Once the shock of becoming unexpectedly pregnant begins to sink in, you realize you have some big decisions in front of you. Don’t worry. We’re here to help you plan the next step in your future.
You have three choices, abortion, parenting, or making an adoption plan. Let’s take a closer look at the types of adoption and what that might look like for you.
What is adoption?
Adoption is the process of legally and permanently transferring the rights and responsibilities of parenthood to another family. It isn’t co-parenting. The birth mother no longer has the day-to-day responsibilities of raising the child, but she’ll always be a part of her child’s life story as a mother.
Today’s adoption process gives the birth mother (and father, if available) control over the entire process. She can choose the adoptive couple, the environment she wants her child to be raised in, and even, how often she wishes to see her child.
How do you make an adoption plan?
Your very first step is to find a reputable adoption agency, lawyer, or another adoption coordinator to assist you. It’s important to find someone you trust. Make sure they provide you with counseling and care before, during, and after the adoption is finalized. No reputable lawyer, agency, or other specialists should ever ask you for money. Their services should be completely free for you.
Once you’ve found someone to work with, begin to look at the different plans. Do you want to have contact in the future or are you hoping to remain completely anonymous? None of the plans are better than the other, choose what’s best for you.
The different types of adoption
Adoption plans are based on how much contact a birth mother wishes to have with her child and the adoptive family.
If you want to have ongoing contact with your child and their family, you’ll choose an open adoption plan. With open adoption you and the adoptive family exchange identifying information such as full names, addresses, phone, and email. You can communicate regularly and even set up meetings.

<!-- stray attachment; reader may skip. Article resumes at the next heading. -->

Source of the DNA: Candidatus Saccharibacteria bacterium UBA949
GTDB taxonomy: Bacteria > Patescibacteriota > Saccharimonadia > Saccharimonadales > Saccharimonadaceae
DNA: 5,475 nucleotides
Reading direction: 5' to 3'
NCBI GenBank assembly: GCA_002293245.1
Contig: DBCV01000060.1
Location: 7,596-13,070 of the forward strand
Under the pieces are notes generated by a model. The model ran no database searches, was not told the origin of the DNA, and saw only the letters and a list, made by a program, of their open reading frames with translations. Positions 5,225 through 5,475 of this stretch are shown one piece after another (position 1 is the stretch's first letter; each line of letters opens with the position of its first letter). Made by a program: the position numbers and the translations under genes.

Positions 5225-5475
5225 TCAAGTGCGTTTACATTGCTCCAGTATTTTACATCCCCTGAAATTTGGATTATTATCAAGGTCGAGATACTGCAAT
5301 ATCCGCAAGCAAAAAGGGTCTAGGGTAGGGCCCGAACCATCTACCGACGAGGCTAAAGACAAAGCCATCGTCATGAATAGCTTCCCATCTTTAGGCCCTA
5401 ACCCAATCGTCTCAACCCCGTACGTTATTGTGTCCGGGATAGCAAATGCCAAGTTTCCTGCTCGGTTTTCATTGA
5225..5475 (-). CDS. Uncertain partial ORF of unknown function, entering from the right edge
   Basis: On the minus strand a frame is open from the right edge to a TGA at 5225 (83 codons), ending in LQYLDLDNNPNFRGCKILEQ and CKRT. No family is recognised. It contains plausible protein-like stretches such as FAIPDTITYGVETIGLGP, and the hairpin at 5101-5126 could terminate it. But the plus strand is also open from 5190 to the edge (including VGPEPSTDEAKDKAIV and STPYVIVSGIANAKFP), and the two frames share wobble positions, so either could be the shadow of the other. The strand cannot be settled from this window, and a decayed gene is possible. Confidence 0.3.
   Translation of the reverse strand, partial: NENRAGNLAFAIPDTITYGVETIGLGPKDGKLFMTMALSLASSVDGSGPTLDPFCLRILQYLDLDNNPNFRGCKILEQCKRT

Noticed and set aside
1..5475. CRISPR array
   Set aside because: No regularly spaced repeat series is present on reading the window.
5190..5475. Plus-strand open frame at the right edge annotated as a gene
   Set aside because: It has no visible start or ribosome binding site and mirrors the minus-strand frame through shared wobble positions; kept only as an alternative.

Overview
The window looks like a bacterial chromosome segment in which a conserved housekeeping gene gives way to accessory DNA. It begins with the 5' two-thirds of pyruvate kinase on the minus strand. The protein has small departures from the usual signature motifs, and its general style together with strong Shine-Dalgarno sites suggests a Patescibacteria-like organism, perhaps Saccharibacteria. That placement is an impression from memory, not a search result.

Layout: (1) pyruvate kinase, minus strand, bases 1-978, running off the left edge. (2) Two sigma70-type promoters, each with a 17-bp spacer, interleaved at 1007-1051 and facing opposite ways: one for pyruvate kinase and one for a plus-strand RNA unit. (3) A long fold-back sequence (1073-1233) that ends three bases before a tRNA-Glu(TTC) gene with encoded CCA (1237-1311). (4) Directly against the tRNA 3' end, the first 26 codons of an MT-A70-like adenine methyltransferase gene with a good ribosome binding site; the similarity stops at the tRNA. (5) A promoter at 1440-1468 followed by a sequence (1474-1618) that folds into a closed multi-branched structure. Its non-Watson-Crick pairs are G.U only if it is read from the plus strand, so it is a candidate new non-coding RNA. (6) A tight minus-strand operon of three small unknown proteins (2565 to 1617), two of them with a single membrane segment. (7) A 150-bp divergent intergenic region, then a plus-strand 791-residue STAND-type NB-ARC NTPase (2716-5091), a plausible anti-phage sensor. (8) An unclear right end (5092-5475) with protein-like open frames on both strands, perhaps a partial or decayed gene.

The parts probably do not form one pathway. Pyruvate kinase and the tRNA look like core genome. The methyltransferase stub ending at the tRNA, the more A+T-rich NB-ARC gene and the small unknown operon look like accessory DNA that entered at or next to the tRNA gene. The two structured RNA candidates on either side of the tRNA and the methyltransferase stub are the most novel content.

A closed adoption plan is just the opposite. You remain completely anonymous. The agency you choose will select a family for you after the baby is born, and the birth certificate will be sealed. No identifying information is shared.
This plan is somewhere in between the first two. You’ll exchange first names but any communication you have with the adoptive family will be through a third party such as your adoption agency or attorney.
How we can help
In Michigan, if the birth mother is going to give out-of-court consent to the adoption, she can do so after a 72-hour waiting period. She’s given five business days to change her mind, but she must prove she was forced to do the adoption.
At the Pregnancy Care Center, we can talk with you about the adoption process, your plans, and what would be best for you as you move forward. The more information you have, the more confident you’ll be about your decision. Contact us today. We don’t handle adoptions ourselves, but we can give you referrals.
Schedule an appointment and we can talk about all of your options.